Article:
# Problem

I have a little issue and I hope no one gets upset with me. I kinda don’t understand the meaning of the gauge, I really don’t understand what it is for.

Sorry,

~Jak :oops:

well let’s see here,
Let’s say you wanted to knit a sweater for a little girl and you found this wonderful thick n fluffy yarn. Then you found a pattern you liked but it’s for a much thinner yarn. Now if you were to knit the item using the thick yarn in place of the thin yarn using the same exact directions . You would probably get a very short sweater that would fit a gorilla.:guyknitting: :whistle:
Hence the importance of gauge.
It’s there so that you can duplicate what the designer of the pattern had done.:knitting:

And you would get the right size of sweater n such.

Also it’s there so that you can sub out one yarn for another but making sure that you would get the same size results as the designers yarn.
Hope that helps ya!!!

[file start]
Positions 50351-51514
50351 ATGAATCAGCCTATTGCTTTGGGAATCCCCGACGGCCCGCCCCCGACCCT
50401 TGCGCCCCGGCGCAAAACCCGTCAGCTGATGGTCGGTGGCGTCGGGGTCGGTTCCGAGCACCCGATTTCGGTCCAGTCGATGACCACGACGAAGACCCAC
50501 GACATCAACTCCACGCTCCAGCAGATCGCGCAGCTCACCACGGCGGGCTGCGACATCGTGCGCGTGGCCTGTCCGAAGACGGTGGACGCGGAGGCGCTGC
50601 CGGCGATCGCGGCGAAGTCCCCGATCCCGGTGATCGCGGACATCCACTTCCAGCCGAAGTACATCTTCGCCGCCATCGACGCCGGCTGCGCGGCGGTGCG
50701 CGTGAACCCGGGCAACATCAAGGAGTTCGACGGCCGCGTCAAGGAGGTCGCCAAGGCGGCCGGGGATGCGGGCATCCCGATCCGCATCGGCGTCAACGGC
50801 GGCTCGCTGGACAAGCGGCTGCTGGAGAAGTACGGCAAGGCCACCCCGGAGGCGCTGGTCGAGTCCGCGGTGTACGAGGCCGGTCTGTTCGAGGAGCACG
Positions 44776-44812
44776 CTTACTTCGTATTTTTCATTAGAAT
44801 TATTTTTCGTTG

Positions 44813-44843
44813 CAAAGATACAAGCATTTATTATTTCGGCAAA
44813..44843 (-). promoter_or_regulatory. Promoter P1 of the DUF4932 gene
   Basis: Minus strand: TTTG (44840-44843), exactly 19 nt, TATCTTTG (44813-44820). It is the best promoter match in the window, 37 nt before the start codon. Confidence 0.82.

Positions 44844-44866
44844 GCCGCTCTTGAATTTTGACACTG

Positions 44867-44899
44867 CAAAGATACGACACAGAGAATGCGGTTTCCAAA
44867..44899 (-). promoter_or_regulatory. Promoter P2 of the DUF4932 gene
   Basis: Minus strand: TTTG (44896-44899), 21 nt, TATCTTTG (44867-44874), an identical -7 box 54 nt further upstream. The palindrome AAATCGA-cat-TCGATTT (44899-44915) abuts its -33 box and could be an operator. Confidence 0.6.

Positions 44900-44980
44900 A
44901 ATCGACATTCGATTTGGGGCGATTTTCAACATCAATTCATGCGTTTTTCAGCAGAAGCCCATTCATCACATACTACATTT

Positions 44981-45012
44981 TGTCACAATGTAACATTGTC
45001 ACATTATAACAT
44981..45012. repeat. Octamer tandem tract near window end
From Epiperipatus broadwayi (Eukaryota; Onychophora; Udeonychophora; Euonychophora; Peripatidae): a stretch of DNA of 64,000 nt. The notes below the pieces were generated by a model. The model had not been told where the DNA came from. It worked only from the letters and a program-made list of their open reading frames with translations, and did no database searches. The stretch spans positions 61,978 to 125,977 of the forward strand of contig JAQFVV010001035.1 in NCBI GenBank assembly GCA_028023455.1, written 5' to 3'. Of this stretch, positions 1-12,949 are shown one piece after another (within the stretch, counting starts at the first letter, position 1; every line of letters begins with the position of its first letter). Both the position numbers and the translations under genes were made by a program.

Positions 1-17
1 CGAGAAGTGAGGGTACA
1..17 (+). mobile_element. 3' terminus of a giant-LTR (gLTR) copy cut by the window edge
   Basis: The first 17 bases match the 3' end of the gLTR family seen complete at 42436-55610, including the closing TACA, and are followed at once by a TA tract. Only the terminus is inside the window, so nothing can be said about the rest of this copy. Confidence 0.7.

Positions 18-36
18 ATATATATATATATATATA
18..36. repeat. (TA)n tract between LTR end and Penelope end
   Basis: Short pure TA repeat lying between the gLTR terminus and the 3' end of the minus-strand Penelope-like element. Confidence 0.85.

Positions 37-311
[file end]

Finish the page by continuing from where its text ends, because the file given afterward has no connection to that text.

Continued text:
OR… If you were making a sweater that you wanted to end up being 36 inches and had a pattern that said work to a gauge of 5 sts=1in. and around the sweater had 180 stitches.

If you were getting a gauge of 6 sts=1n. and thought, "That’s close and followed the same pattern your sweater would only measure 30 inches when done.

If you got 4 sts= 1in and thought, “That’s close to 5, no problem.” You sweater would work out to be 45 inches when done.

A little goes a long ways when repeated over and over. However on things that don’t need to fit, like scarves or dish clothes, it is not so important.

Oh ok I get it now, nice. Thanks ladies. :yay:
~Jak

gauge = evil necessity (okay, many don’t think it is “evil” but I hate doing gauge…but have to)

Yeppers, astonh, I agree,
It’s right up there with mammograms and ingrown toenail removal.:noway: :waah: :roflhard: :roflhard:

ewww, hahaha!!!:roflhard: